Caring for your roses

The nursery here at Mayfield Garden is currently awash with the colours and the scents of beautiful rose blossoms. David Austin’s, Hybrid Teas, climbers, Floribundas, and ground cover roses are putting on an amazing display right now, and it’s important to spend a little time and energy to ensure they continue to look their best during this spring.

Here are a few tips you can employ in the home garden to keep your roses looking schmick!

• Dead-head spent blooms. Almost as soon as blossoms appear on your rose plants, they will start to wilt and die. For aesthetic reasons, it’s important to get out into the garden every few days and cut off the spent flowers. It’s also important from a plant health perspective as well, as fallen petals and blooms are a favourite place for diseases and fungi to develop. This is particularly true in the wet, warm weather we are currently experiencing.

• When pruning or dead-heading your precious roses, always ensure your secateurs or loppers are as sharp and as clean as possible. Small diamond sharpening stones can be expensive but will put a beautiful edge on your cutting tools for many years to come. Carry a small spray container and spray your tools with a sterilizing, diluted bleach solution between each plant.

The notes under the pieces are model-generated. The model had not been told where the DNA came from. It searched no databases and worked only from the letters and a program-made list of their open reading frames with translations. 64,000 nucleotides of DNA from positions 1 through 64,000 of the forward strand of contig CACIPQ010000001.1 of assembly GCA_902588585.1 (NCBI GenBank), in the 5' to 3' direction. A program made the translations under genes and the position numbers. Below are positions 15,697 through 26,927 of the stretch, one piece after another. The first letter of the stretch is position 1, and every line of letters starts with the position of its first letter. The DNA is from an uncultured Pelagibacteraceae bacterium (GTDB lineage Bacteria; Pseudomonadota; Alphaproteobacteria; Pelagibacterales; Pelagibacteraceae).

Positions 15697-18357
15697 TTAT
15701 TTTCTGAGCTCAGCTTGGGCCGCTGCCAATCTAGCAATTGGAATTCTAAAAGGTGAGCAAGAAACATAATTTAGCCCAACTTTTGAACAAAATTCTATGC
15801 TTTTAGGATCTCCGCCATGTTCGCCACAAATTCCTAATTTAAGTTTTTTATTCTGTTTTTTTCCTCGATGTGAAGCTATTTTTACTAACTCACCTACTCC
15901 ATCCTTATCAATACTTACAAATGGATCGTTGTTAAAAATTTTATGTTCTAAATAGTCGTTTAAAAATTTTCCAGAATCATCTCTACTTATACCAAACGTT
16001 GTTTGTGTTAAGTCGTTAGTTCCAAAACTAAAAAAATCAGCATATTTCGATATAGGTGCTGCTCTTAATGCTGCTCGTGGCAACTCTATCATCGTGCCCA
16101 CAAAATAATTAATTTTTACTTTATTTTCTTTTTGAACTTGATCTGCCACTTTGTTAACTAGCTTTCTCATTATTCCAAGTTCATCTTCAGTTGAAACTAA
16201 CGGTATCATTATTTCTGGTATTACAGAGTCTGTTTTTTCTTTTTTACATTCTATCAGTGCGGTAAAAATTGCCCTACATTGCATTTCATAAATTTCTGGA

• There is no need to carry out a hard prune just yet. Make your cut just above the next set of leaves.

• While dead-heading spent blossoms, have a quick check of the rest of the plant. Trim away any dead wood or any diseased looking stems or leaves.

• With the warm wet weather we have been experiencing, fungal diseases are a real possibility. Make sure you collect and dispose of (preferably burn) any diseased cuttings and leaves, and fallen or dead-headed blooms. Never compost diseased material.

• Plants affected by fungal disease should be treated with a spray of an organic lime sulphur, and a paste made of a fungicide such as Kocide Blue should be painted onto any substantial wounds made while trimming stems.

• When the rain stops and the sun comes out, you can be sure any close inspection of new leaves and unopened flowers will reveal aphids. Small infestations can be controlled by removing them with a gloved hand, while larger infestations might require more drastic action, such as an application of white oil.

If you need any advice on your roses, or would like to choose from our extensive selection, come up to Mayfield Nursery and talk to Matt, Banjo or Maria, or you can call us on 6336 3131.

We’ve got years of horticultural experience and would love to help you out. Mayfield Garden Nursery is open from 9 to 4:30, 7 days a week, 52 weeks a year (closed only Christmas day and Boxing Day).